President Obama says controversial Dakota Access pipeline could be rerouted

The army corps are looking into whether the pipeline can be laid elsewhere after activists said it would destroy a Native American reservation

Rachael Revesz
New York
Thursday 03 November 2016 00:38 GMT
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The president said the protesters presented a 'challenging situation'
The president said the protesters presented a 'challenging situation' (Jonathan Ernst/Reuters)

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President Barack Obama has said army engineers are looking into whether the controversial oil pipeline in North Dakota could be rerouted after months of protests.

Mr Obama said in an interview that he would let the conflict to play out for "several more weeks" to see if the issue could be resolved.

The Dakota Access pipeline threatens a Native American reservation.

Activists clashed with police in riot gear and armed with pepper spray on Wednesday.

“My view is that there is a way for us to accommodate sacred lands of native Americans,” Mr Obama told NowThisNews, “and I think that right now the Army Corps is examining whether there are ways to re-route this pipeline.”

A federal judge ruled the pipeline work could go forward, but the US Army Corps and two other agencies said work would not be continued in an area that was particularly sensitive to the tribe until after a review was completed.

The pipeline has been rerouted 50 feet so far after the development company dug up native artefacts. The company faces heavy fines from regulators as it did not report the findings for 10 days.

Mr Obama said the protests presented a “challenging situation” and compared it to the Black Lives Matter movement.

Earlier that day protesters had been treated for hypothermia after trying to wade across the Cannonball river to access land owned by the pipeline developer. Protesters tried to build a wooden bridge across the river, but it was taken down by Morton County officials.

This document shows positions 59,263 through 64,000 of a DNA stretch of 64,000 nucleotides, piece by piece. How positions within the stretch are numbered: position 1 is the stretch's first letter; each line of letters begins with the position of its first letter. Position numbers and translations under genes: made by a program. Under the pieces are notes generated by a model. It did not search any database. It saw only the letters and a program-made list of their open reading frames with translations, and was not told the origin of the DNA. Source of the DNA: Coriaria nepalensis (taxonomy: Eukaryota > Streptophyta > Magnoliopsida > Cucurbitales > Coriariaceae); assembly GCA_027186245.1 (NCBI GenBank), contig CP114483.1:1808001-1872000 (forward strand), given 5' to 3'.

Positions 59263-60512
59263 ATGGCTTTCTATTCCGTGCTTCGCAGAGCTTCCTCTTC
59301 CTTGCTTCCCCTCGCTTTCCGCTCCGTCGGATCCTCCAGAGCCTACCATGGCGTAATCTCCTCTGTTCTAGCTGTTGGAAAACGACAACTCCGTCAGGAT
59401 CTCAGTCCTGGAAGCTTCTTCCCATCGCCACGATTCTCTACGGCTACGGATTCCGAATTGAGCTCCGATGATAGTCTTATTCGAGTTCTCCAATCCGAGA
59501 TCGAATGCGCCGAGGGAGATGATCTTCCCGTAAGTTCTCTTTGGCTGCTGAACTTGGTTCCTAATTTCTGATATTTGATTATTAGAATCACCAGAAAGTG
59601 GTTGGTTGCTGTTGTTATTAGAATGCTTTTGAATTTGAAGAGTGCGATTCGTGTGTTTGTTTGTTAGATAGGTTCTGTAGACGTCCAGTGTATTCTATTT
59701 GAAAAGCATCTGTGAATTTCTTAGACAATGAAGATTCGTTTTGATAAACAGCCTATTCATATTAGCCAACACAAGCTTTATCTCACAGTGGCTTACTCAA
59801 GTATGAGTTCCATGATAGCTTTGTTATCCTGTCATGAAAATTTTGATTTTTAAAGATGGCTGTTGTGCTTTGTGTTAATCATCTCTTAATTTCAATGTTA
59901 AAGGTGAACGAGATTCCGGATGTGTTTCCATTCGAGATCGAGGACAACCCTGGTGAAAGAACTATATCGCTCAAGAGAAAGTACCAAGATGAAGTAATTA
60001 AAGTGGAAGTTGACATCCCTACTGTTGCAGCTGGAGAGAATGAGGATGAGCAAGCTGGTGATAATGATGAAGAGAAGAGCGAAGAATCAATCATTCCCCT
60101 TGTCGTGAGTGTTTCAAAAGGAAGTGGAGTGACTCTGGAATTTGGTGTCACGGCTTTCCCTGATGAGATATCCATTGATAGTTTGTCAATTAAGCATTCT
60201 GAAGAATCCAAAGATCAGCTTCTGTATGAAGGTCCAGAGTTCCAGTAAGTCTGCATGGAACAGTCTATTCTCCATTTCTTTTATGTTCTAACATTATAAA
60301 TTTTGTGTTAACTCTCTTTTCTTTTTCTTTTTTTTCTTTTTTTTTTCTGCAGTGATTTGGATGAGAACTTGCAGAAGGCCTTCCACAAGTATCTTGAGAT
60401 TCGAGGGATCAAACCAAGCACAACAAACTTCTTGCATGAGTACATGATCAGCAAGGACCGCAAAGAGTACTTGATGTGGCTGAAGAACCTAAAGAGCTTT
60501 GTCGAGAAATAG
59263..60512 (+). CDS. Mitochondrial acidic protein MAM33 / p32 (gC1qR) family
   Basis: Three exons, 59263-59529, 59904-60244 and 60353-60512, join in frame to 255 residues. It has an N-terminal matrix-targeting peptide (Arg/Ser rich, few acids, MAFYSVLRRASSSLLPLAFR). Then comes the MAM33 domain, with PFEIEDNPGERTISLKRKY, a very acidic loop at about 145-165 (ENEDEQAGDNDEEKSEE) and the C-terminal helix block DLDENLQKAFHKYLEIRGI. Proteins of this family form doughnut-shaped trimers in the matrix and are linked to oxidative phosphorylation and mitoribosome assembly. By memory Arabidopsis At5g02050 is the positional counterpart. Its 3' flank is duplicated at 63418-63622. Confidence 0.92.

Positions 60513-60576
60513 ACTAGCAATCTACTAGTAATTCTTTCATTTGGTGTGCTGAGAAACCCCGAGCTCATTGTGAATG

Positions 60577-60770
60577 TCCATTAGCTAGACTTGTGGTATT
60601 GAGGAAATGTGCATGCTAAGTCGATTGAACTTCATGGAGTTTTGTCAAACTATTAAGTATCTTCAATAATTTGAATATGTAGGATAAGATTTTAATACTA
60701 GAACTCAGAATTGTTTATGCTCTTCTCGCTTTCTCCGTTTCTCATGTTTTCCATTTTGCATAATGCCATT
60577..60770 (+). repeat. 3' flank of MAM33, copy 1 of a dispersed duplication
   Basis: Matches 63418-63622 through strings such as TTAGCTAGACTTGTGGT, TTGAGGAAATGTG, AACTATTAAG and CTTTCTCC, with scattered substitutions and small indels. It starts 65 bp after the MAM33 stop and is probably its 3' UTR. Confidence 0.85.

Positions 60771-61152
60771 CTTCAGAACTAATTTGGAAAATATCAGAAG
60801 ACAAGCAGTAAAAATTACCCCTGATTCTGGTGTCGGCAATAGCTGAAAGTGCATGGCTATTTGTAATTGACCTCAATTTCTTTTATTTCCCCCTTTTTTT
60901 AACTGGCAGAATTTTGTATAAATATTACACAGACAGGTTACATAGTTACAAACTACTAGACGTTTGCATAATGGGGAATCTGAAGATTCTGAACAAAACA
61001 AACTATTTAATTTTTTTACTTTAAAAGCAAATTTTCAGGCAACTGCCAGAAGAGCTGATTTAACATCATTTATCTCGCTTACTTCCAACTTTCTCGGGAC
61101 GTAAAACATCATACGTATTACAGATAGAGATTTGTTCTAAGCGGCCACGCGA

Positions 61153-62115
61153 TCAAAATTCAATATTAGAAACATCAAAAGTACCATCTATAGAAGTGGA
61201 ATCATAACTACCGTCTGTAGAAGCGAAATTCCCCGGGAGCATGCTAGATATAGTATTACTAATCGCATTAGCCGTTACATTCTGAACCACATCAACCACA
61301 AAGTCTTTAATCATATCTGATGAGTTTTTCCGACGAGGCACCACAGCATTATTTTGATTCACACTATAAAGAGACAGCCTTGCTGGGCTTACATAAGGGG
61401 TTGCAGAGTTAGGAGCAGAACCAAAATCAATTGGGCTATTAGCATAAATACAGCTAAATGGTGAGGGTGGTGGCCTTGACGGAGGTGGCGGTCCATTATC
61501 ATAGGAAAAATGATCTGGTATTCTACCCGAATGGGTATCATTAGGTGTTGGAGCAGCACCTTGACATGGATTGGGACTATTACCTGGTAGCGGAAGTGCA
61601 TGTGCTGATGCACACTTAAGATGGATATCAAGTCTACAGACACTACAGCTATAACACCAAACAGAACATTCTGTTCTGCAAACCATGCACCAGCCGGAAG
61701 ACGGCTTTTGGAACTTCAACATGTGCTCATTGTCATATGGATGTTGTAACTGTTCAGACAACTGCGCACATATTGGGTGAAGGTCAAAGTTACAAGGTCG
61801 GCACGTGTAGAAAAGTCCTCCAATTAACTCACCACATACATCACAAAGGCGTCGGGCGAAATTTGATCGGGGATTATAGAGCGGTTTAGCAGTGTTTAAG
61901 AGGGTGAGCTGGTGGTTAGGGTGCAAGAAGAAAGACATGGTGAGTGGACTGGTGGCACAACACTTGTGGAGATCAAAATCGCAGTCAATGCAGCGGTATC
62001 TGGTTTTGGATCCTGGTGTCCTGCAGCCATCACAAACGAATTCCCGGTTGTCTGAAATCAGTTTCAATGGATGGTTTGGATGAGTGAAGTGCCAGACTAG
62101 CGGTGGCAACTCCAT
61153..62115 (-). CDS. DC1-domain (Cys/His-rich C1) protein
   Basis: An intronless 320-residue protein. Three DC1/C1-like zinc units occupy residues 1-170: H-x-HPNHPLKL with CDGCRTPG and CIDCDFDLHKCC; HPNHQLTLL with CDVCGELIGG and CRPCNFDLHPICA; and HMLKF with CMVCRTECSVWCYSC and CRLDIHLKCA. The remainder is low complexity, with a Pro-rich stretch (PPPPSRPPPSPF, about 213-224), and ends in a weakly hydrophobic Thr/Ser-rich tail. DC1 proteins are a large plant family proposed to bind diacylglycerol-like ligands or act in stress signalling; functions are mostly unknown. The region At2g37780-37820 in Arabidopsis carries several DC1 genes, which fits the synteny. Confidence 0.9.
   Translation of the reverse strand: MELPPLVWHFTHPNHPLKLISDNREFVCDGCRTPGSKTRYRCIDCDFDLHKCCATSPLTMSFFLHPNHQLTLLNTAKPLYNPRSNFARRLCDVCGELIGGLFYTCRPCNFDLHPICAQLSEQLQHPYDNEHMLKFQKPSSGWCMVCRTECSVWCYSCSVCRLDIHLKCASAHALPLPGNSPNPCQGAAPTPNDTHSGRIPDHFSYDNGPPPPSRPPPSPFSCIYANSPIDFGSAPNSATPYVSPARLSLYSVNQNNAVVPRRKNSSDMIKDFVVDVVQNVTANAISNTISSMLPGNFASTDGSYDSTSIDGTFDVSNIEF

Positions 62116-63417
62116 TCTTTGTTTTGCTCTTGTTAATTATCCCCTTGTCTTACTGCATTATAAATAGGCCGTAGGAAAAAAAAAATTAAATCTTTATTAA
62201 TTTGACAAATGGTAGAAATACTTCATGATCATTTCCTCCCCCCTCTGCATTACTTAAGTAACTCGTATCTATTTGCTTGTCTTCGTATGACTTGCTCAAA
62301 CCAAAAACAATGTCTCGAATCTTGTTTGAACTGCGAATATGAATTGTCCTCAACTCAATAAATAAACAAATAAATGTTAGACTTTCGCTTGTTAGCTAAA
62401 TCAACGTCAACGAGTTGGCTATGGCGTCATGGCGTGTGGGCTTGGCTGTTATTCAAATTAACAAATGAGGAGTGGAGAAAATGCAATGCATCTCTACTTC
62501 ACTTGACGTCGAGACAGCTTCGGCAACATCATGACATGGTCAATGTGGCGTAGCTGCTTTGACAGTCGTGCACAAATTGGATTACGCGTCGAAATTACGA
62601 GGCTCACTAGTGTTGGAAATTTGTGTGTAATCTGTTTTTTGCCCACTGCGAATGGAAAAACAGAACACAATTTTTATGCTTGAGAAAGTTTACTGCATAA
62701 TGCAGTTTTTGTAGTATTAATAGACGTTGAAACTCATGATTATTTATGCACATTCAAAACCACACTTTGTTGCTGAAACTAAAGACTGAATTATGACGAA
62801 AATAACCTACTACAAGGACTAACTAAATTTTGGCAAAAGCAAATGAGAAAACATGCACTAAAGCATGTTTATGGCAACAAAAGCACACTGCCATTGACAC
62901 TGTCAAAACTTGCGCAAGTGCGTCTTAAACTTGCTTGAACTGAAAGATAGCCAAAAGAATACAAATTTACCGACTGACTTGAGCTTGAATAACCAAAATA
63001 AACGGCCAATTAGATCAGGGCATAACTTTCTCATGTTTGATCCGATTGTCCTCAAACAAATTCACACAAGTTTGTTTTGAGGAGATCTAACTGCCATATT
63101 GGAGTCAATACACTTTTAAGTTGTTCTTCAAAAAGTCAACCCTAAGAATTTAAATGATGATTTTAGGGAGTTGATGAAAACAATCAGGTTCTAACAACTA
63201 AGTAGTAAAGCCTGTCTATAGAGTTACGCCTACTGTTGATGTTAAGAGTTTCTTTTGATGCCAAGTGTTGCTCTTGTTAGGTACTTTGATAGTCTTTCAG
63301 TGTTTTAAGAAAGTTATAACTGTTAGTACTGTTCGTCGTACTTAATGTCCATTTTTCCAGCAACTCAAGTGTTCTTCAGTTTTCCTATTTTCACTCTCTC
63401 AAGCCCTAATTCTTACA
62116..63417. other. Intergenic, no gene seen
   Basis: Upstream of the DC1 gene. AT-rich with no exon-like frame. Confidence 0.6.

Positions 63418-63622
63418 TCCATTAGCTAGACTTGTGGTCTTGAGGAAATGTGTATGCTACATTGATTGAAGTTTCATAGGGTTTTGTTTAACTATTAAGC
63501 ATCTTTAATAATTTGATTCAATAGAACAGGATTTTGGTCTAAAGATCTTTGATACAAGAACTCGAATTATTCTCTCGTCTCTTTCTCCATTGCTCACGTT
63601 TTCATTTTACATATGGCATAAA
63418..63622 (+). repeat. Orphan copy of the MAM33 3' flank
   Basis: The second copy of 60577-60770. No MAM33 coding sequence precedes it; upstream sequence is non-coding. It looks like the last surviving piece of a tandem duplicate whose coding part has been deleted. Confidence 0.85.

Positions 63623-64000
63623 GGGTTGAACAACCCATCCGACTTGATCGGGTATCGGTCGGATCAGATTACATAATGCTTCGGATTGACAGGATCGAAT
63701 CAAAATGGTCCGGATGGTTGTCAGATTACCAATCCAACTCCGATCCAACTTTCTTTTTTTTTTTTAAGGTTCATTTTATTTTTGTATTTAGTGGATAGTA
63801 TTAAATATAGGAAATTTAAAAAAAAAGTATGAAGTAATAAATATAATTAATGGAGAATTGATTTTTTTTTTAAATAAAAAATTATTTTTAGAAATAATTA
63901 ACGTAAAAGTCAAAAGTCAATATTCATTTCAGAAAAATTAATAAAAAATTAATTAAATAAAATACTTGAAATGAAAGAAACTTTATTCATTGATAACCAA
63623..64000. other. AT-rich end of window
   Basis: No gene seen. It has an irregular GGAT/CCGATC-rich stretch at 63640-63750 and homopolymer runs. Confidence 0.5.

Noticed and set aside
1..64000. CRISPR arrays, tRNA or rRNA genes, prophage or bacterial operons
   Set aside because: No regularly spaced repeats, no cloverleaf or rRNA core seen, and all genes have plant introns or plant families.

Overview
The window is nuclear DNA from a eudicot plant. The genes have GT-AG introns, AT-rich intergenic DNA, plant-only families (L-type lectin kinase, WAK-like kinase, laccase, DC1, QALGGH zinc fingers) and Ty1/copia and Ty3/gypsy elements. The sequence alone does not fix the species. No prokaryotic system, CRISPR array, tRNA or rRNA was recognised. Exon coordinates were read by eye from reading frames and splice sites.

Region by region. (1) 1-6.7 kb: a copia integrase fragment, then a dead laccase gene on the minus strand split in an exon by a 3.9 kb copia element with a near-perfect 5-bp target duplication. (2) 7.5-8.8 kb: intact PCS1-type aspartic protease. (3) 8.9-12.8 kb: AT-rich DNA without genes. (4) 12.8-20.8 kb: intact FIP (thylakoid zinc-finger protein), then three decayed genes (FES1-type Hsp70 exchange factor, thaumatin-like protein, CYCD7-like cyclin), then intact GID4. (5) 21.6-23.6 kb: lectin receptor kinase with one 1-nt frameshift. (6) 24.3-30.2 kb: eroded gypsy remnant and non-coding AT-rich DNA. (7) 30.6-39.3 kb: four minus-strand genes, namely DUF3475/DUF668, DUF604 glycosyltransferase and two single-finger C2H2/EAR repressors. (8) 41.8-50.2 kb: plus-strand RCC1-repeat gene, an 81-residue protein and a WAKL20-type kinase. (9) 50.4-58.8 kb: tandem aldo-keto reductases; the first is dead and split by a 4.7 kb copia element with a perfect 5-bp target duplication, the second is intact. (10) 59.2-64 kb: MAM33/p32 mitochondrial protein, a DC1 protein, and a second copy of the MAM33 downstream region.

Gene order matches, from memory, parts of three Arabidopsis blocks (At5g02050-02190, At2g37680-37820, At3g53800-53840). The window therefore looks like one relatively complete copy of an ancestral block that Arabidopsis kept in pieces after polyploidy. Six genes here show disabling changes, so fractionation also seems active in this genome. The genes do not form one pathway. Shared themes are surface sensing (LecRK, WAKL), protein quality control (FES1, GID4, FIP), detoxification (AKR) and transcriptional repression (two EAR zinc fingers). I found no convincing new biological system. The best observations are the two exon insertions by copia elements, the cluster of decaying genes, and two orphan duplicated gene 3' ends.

“There is an obligation for protesters to be peaceful, and there's an obligation for authorities to show restraint,” he said.

Hollywood Stars Join Standing Rock Sioux Members to Protest North Dakota Pipeline

“I want to make sure that as everybody is exercising their constitutional rights to be heard, that both sides are refraining from situations that might result in people being hurt.”

Chairman of the Standing Rock Sioux, Dave Archambault II, said, “We believe President Obama and his administration will do the right thing.”

Police have arrested nearly 150 activists so far.

The first protests were led by Native Americans of the Standing Rock Sioux, who fear the $3.7 billion pipeline could pollute their drinking water and damage their reservation.

More than 1.4 million people have “checked in” to the protest location on Facebook in solidarity and to confuse police.

Vicki Granado, spokeswoman for the pipeline company, Energy Transfer Partners, said in a statement, “We are not aware that any consideration is being given to a reroute, and we remain confident we will receive our easement in a timely fashion.”

The “easement” refers to permission from the Corps to begin construction under the Missouri River.

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